What’s interesting is that we see where those “different styles of music” cause these newer artists to refrain from putting themselves in a generic category. You can pick up a copy here. A lot of deep thinking. On how the music scene has changed over his lifetime, Shaggy says, “A lot has changed, but you can’t have evolution without change, you can’t achieve greatness if you just stay in your comfort zone. Louis Armstrong said there is only two types of music. And… a little opera,” the younger creatives unanimously disagreed with traditional genres. So now we can twist it more. Reggae is a message and the music is always evolving. A lot of introspection. The message speaks to the times. Sevana says though it might sound pretentious, she would say she does “honest music.” “I don’t necessarily know how to give it a genre because I don’t follow any of the genre rules,” the “Mango” crooner explained. “2021, man, I’m trying to get back on that road. Give me any track, I can go on it. You can check out the full spread on current reggae and dancehall artists, old and new on i-D’s Jamaicazine: The Utopia in Dystopia Issue. “A lot of pain. A ton of reggae and dancehall artists were featured in the Utopia in Dystopia issue of i-D’s Jamaicazine, and they answered questions about the current music scene in Jamaica and their vision for 2021. Soca. I guess I make good music then.”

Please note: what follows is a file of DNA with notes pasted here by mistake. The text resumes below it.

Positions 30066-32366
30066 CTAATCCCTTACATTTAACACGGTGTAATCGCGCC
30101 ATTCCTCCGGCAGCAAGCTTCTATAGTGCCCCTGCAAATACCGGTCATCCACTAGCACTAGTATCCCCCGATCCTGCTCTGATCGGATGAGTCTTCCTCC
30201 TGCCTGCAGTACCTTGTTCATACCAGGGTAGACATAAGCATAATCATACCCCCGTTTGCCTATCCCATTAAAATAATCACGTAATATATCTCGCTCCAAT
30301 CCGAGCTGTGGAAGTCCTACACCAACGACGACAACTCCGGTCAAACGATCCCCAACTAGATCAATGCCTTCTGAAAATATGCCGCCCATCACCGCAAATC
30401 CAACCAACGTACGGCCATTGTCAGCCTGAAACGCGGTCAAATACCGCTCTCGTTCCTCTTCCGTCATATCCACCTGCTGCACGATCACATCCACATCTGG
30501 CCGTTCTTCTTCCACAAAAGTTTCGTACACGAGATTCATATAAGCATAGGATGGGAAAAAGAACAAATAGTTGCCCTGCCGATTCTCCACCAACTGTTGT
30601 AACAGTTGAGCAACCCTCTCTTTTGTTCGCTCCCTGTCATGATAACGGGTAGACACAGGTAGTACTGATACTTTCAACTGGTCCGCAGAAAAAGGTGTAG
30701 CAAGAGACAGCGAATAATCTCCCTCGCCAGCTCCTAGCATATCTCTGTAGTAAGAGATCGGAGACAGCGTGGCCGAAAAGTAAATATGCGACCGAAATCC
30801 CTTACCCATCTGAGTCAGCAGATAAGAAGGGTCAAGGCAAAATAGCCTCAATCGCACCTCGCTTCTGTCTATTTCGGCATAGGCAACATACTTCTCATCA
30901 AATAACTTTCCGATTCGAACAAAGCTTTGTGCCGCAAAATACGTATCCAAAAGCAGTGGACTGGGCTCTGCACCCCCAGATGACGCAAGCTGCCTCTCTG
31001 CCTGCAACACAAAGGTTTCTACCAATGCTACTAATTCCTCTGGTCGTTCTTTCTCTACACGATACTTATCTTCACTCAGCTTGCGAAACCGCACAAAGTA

This is a popular take among the new generation of artists who have expanded their scope and creativity to include a variety of non-traditional sounds and styles. On how he feels about the current landscape of the music, Beres said, “I never have a problem with any music coming out of Jamaica because the youths are having a grand time doing what they are doing and I am always supportive. “The scene isn’t really stuck doing one thing. Faith in one true and living God of creation. “Reggae is transitioning from a place where it’s hitting you directly in your soul to hitting you in the intellect,” said Chronixx. But I love Chronixx, Proteje, Popcaan, Koffee,” he said. There seems to be a slight disparity with the view on the way the music has evolved between the veterans and the new school of artists. Ishawna. Hope? We need faith man. While veterans could proudly say they make dancehall and reggae music or, in Yellowman’s case, also “Pop. A lot of these young ladies are stepping up,” said Sean Paul. Exactly. Faith in humanity. Less beef, less rivalries.”